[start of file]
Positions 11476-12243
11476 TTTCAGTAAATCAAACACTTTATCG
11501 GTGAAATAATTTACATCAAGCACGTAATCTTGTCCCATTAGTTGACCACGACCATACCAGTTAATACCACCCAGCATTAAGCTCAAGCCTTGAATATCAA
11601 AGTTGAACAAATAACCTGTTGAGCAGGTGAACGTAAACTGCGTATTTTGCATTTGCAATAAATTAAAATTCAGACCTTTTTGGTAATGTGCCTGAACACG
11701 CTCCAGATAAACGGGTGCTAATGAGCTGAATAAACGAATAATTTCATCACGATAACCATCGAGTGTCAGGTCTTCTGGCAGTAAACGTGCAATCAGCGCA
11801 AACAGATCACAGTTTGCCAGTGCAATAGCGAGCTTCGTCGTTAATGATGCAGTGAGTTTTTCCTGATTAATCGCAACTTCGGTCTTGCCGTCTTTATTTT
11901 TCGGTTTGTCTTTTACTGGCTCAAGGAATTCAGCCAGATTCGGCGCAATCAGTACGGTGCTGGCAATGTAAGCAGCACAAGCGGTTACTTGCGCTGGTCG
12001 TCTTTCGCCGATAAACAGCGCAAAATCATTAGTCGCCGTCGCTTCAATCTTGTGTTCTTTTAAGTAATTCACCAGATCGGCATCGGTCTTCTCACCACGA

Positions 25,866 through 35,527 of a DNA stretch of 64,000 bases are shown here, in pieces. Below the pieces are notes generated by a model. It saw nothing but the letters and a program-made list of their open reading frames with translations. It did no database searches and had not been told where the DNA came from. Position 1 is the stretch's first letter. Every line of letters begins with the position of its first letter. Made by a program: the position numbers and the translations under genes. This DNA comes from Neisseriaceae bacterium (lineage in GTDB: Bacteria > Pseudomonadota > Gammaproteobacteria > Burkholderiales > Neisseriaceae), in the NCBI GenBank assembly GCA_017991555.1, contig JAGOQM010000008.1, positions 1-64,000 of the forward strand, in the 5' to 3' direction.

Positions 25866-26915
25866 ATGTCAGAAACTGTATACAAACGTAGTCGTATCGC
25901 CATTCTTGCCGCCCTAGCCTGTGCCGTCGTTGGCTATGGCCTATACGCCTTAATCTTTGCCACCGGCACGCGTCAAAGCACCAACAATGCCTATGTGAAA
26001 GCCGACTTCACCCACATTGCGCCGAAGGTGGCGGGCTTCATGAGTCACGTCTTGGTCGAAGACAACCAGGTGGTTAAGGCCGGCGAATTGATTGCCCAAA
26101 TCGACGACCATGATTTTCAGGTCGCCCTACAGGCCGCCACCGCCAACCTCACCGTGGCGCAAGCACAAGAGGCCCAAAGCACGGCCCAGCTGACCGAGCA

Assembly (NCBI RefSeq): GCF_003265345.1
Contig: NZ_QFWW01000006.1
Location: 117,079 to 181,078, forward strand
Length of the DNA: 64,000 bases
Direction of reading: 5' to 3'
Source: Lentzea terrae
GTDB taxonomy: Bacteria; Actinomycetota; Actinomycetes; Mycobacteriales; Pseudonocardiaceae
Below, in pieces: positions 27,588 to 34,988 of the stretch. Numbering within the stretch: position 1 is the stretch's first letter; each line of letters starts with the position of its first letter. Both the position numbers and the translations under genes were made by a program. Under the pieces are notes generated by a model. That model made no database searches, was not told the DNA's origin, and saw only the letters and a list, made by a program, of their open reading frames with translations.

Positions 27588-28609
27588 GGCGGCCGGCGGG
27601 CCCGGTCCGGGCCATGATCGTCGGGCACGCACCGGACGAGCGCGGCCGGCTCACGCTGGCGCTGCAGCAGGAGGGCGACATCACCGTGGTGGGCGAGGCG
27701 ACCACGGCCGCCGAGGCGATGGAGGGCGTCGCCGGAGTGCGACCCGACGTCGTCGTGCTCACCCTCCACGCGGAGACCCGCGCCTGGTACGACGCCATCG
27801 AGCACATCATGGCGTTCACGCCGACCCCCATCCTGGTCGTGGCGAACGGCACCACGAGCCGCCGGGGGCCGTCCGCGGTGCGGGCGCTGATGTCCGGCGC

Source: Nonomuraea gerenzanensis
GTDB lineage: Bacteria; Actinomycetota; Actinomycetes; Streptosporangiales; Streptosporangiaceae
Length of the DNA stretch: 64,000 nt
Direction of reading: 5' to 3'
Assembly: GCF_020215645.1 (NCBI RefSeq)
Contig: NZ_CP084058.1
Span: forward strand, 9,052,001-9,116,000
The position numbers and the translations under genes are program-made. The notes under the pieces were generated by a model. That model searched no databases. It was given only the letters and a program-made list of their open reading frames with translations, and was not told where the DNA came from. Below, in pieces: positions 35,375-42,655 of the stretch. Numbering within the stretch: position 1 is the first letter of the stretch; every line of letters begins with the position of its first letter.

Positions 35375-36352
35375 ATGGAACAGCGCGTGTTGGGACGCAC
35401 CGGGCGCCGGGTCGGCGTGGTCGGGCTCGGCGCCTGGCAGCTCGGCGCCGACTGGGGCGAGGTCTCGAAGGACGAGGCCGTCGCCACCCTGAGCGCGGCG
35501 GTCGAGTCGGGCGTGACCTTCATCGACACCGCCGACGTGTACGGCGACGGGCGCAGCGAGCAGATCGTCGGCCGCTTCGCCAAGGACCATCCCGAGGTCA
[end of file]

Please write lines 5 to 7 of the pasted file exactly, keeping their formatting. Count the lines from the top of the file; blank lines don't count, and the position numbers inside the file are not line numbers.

11701 CTCCAGATAAACGGGTGCTAATGAGCTGAATAAACGAATAATTTCATCACGATAACCATCGAGTGTCAGGTCTTCTGGCAGTAAACGTGCAATCAGCGCA
11801 AACAGATCACAGTTTGCCAGTGCAATAGCGAGCTTCGTCGTTAATGATGCAGTGAGTTTTTCCTGATTAATCGCAACTTCGGTCTTGCCGTCTTTATTTT
11901 TCGGTTTGTCTTTTACTGGCTCAAGGAATTCAGCCAGATTCGGCGCAATCAGTACGGTGCTGGCAATGTAAGCAGCACAAGCGGTTACTTGCGCTGGTCG